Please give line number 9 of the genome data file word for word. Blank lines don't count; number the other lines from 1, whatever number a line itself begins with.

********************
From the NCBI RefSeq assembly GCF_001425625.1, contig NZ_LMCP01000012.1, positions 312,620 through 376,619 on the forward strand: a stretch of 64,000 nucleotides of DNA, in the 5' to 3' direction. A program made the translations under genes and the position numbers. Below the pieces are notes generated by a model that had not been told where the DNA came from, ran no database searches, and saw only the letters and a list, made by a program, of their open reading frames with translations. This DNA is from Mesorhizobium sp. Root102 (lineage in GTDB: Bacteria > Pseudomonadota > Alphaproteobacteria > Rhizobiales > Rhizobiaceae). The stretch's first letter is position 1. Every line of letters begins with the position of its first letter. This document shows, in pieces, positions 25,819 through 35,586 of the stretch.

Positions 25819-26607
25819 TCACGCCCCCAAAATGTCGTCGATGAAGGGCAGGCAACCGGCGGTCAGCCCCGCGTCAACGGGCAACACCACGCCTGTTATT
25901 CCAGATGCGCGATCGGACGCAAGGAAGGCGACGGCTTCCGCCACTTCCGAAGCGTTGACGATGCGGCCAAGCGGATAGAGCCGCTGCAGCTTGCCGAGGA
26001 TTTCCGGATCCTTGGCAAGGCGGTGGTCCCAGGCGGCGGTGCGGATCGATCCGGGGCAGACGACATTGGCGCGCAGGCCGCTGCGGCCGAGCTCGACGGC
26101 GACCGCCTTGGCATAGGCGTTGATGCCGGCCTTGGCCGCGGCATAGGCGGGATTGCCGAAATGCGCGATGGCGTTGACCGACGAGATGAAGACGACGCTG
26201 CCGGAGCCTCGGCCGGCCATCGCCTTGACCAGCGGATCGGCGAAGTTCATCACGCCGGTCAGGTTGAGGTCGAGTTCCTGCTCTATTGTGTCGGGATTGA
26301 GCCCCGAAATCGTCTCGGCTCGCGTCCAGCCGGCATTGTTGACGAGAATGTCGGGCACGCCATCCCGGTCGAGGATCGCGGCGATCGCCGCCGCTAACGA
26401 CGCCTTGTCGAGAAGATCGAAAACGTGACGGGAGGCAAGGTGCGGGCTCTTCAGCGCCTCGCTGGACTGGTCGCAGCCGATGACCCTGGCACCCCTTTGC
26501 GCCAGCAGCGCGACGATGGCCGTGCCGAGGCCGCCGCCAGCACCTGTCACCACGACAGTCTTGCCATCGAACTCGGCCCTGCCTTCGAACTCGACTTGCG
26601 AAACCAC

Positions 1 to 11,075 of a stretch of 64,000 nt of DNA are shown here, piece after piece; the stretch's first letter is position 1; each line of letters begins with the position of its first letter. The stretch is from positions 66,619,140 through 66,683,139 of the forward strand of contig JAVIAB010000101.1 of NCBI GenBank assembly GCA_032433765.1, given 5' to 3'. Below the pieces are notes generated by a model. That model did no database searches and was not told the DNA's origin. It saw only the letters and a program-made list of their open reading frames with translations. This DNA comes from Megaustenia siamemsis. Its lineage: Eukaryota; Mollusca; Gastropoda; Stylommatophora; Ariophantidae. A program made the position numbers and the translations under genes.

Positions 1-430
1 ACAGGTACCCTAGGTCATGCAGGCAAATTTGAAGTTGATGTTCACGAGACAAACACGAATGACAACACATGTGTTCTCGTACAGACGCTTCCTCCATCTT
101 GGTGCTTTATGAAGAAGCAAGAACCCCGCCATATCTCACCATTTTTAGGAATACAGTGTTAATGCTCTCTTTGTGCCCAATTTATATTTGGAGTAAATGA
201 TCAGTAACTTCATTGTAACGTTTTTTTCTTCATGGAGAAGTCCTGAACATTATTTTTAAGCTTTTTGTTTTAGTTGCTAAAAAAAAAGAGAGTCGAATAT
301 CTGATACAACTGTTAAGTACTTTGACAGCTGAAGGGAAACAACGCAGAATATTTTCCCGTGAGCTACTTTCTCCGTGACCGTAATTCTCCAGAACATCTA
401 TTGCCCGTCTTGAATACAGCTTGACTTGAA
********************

26401 CGCCTTGTCGAGAAGATCGAAAACGTGACGGGAGGCAAGGTGCGGGCTCTTCAGCGCCTCGCTGGACTGGTCGCAGCCGATGACCCTGGCACCCCTTTGC